NSAIDs may thwart cancer metastasis
Nonsteroidal anti-inflammatory drugs (NSAIDs), the commonly used over-the-counter agents, were shown to inhibit tumor metastasis into lymph nodes in a recent study.
Lymphangiogenic growth factor VEGF-D promotes cancer spread by means of the lymphatic system, a crucial step in metastasis. In investigating how lymphatic vessels are altered during VEGF-D-driven tumor metastasis, a team led by Steven A. Stacker, associate professor at the Peter MacCallum Cancer Centre in Melbourne, Australia, identified a link between VEGF-D signaling and prostaglandin pathways.
Stacker and colleagues found that in VEGF-D-driven tumor spread, VEGF-D modulates prostaglandin levels to regulate lymphatic vessel dilation. NSAIDs, which are known inhibitors of prostaglandin synthesis, reduced lymphatic vessel dilation and, therefore, inhibited tumor metastasis.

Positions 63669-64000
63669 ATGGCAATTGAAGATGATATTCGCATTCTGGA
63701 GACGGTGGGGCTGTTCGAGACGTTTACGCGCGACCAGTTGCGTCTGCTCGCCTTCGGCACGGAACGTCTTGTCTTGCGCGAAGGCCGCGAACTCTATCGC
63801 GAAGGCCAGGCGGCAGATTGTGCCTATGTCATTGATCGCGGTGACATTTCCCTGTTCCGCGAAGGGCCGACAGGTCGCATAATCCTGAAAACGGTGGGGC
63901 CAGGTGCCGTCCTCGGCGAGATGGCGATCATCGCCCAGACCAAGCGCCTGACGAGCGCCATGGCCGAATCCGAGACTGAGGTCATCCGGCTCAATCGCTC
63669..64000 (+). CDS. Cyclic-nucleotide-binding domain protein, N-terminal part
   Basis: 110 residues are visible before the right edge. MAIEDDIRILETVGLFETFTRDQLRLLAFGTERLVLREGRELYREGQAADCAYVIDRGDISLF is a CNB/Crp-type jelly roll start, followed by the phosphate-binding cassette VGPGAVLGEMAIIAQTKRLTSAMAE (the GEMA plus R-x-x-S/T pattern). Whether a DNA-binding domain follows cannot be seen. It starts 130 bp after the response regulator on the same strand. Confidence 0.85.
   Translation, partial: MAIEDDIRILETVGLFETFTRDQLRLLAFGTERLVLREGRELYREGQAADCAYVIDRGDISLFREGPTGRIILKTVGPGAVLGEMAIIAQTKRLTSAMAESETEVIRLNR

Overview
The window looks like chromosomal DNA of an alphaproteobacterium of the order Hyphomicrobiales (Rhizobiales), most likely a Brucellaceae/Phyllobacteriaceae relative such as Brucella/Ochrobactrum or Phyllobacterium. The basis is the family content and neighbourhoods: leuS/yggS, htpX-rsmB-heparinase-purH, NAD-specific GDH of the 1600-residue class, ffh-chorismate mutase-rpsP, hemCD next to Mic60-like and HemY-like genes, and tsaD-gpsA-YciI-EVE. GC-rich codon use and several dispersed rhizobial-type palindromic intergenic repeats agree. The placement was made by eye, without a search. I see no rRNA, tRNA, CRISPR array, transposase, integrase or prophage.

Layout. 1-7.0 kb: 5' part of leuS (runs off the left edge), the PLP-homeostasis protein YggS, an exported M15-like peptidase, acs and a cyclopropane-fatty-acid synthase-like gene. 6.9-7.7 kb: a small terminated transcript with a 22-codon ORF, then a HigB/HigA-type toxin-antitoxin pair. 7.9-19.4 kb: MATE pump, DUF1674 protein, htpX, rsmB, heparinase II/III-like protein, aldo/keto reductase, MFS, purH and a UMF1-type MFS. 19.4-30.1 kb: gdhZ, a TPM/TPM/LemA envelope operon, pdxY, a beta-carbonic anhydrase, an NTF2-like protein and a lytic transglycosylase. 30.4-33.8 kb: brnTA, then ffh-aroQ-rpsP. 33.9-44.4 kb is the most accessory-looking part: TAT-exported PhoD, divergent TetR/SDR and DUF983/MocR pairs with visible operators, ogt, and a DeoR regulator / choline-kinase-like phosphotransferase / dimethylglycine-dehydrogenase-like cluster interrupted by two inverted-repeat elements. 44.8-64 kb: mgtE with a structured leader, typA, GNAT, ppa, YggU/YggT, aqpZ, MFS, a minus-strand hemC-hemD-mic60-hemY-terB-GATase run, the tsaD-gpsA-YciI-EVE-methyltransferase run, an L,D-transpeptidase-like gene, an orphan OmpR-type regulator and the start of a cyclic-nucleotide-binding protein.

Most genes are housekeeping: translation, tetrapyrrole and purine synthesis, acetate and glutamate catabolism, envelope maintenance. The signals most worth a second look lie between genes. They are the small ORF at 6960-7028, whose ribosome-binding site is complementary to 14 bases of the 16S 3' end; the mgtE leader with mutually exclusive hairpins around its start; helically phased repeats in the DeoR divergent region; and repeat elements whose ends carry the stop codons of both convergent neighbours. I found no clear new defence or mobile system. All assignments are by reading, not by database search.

“This key interaction between lymphangiogenic factors and prostaglandins reveals a mechanism for preparing collecting vessels for tumor cell dissemination, and a mechanism by which NSAIDs reduce lymphogenous metastasis,” wrote the researchers in Cancer Cell (2012;21:181-195). “Collecting lymphatic vessels may therefore constitute a therapeutic target for prevention and treatment of metastatic disease.”